FIG. 3B illustrates an alternative embodiment of the accumulator 102 in accordance with the present invention, in which the accumulator 102 comprises a bonnet capsule 170. The bonnet capsule 170 is shown mounted on an emission source 12, depicted in the drawing as a control valve. The bonnet capsule 170 includes an outlet 104 to which the retrieval manifold 106 is connected, and may also include an opening 108 to permit installation of the bonnet capsule 170 around a valve stem 20 or other obstructing parts of the emission source. The arrangement of the bonnet capsule 170 shown in FIG. 3B is designed to collect gas leaking from the valve stem packing 16 located between the valve bonnet 18 and valve stem 20. The opening 108 is designed to have a small clearance between the valve stem and the bonnet capsule wall to limit the entry of foreign particles into the bonnet capsule 170. A baffle 110 is positioned inside the bonnet capsule 170 to restrict foreign particles in the bonnet capsule 170 from entering the outlet 104, and thus, the retrieval manifold 106.

The bonnet capsule 170 is mounted on the emission source so that a gap 112 remains between the bonnet capsule 170 and the emission source 12. This creates a low impedance pneumatic restriction, which permits air to flow through gap 112, through the bonnet capsule 170, and into retrieval manifold 106. This air flow carries any fugitive emissions emitted from the emission source 12 into the retrieval manifold 106 and on into the sensing chamber. This continual airflow also prevents fugitive emissions from emission source 12 from accumulating in the bonnet capsule 170. Such an accumulation can result in a false high sensor reading due to the integration effect of an accumulation of fugitive emissions.

The bonnet capsule 170 may be constructed of two or more pieces to facilitate installation in situations where the bonnet capsule 170 must be installed around obstructing members. Thus, a bonnet capsule 170 as shown in FIG. 3B, comprising an enclosure split vertically into two halves, may be installed around the valve stem 20 without removing a valve actuator mounted at the top of the valve stem (not shown in FIG. 3B). The bonnet capsule 170 is preferably constructed of S31600 stainless steel or other suitable corrosion resistant material.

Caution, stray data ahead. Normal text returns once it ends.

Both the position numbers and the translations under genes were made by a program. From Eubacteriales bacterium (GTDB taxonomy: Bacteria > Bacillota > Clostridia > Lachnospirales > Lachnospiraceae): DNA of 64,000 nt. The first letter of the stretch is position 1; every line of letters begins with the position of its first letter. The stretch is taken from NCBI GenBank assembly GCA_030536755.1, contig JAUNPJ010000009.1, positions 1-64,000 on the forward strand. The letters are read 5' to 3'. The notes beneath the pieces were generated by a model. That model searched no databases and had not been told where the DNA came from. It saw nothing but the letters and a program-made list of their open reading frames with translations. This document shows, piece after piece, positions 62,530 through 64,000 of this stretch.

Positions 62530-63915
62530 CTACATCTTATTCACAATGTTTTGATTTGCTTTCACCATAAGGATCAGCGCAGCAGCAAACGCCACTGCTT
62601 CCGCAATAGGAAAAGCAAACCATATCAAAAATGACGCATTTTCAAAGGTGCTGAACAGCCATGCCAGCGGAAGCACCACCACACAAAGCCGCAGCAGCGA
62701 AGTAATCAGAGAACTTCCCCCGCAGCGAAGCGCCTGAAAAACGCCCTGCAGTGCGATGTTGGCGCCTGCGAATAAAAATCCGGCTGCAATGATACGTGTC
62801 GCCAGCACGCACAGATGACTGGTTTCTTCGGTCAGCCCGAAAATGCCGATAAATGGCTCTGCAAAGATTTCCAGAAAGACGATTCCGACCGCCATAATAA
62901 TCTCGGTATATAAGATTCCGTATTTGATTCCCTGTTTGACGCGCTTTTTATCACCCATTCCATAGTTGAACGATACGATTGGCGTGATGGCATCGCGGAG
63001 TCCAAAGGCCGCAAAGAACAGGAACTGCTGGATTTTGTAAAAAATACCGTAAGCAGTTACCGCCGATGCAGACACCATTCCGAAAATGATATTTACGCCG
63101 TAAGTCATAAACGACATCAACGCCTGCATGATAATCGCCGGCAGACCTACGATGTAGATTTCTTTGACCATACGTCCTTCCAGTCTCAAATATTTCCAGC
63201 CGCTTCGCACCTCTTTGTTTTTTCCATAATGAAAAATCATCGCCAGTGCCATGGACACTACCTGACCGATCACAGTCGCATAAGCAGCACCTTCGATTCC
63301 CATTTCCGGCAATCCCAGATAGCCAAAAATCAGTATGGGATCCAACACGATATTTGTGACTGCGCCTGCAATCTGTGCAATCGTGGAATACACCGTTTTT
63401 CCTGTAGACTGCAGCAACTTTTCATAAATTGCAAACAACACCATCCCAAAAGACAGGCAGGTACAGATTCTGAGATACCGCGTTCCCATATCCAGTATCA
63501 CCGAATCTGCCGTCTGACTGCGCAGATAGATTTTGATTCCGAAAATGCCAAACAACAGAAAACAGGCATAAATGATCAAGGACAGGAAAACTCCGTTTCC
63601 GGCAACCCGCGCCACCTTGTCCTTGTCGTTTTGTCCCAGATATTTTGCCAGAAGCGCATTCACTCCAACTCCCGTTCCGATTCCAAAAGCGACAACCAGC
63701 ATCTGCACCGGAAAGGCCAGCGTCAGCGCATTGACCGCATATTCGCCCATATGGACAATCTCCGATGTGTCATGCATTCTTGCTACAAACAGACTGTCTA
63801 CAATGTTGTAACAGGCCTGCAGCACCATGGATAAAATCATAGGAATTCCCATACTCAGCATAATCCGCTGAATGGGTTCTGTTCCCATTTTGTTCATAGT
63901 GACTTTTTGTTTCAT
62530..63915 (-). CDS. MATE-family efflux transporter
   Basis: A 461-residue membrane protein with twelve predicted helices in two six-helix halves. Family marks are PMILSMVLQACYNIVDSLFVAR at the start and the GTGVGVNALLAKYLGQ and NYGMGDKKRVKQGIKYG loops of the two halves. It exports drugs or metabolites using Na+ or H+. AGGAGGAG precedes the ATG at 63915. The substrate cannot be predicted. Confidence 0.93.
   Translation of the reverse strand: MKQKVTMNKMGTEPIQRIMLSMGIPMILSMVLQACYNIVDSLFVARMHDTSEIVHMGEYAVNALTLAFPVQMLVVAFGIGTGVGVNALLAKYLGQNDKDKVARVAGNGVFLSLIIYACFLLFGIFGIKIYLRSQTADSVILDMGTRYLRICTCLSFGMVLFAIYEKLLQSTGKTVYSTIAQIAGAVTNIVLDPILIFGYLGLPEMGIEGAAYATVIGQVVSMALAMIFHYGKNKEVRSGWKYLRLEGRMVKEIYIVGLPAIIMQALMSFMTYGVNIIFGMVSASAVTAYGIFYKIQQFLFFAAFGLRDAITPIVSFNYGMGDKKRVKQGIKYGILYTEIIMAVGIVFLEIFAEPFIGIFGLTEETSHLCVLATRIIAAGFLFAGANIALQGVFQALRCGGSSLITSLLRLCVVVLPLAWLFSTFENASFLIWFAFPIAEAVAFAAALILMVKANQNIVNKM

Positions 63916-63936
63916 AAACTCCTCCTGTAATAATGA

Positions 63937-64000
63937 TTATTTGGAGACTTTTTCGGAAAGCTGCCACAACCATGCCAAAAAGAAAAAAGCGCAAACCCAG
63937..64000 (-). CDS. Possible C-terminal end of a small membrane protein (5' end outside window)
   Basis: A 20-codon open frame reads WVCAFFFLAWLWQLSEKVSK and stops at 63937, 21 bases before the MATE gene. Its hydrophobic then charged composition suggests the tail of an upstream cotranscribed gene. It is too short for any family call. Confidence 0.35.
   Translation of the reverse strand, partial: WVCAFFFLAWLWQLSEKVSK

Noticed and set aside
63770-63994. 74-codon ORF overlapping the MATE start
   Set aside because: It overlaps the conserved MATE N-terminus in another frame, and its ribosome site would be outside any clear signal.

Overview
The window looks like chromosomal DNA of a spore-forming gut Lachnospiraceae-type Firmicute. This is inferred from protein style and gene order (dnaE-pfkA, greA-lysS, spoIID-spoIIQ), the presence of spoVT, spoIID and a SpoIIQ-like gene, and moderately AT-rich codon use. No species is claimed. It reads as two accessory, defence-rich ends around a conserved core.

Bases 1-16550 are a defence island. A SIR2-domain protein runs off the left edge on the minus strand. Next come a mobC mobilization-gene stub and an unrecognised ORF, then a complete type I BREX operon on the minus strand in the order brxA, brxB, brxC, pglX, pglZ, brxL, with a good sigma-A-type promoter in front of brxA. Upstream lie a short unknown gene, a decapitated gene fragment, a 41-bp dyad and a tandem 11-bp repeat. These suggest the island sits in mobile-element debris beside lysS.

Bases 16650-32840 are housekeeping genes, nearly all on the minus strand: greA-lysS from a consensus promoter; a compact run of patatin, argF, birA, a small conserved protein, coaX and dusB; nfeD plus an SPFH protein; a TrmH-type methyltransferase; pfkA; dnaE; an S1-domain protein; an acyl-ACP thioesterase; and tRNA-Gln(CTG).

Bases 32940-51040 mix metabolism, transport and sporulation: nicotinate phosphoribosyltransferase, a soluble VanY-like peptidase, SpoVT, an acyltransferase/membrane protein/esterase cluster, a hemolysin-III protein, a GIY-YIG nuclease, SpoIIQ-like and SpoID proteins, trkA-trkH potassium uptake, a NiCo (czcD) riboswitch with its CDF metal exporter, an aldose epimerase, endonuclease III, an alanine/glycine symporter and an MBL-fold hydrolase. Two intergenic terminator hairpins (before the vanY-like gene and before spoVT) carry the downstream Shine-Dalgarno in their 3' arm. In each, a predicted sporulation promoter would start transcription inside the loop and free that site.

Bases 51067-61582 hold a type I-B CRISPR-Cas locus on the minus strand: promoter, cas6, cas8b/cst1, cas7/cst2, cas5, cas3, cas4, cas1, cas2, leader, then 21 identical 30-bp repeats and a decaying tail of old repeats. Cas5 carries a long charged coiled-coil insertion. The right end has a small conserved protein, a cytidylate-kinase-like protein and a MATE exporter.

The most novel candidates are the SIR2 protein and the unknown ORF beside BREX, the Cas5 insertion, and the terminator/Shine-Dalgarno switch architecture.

FIG. 4 is a sectional view showing details of the ejector 140 of the sample retrieval system 100 of FIG. 2. The ejector 140 may be integral to the sensor chamber 114 or may be constructed as a separate unit. A compressed air source 30 provides compressed air 32 to a microregulator 144 which provides regulated compressed air 34 to the ejector 140. The compressed air is used to provide the motive power to draw the sample stream 14 from the accumulator 102, through the sensor chamber 114, and into the ejector 140. The compressed air source 30 may be the instrument air supply typically used in process plants to modulate pneumatic control valves or operate pneumatic instruments, although other sources of pressurized gas or liquid may be used. The microregulator 144 is a small pressure regulator of a type commonly used in industrial applications. The microregulator 144 reduces and regulates the pressure of the compressed air to control the flow of the sample stream 14 and minimize the consumption of compressed air 32.

A primary chamber 146 receives regulated compressed air 34 from the microregulator 144 and discharges air into a primary nozzle 148. The primary nozzle 148 is tubular in shape, with an orifice 154 discharging into the throat of the secondary nozzle 152. A secondary chamber 150 is connected to manifold 106 and to the throat of secondary nozzle 152. The secondary nozzle 152 is tubular in shape, with a larger cross-sectional area than the primary nozzle 148, and an orifice 156 discharges to atmosphere.

In operation, the regulated compressed air 34 enters the primary chamber 146 and flows into the primary nozzle 148. The regulated compressed air 34 increases in velocity as it enters the constricted region at the outlet of the primary nozzle 148. This high velocity stream of compressed air discharges into the secondary nozzle 152, entraining air from the secondary chamber 150 and creating a pressure drop in the secondary chamber 150. This pressure drop induces the flow of sample stream 14 from the accumulator 102, through the retrieval manifold 106, and into the secondary chamber 150. Sample stream 14 carries any fugitive emissions from the emission source 12 through the sample retrieval system, exposing the gas sensor array 200 and thermodynamic sensor array 280 to the emissions. The regulated compressed air 34 and the sample stream 14 are mixed together in the secondary nozzle 152 and the mixture 36 is exhausted to atmosphere.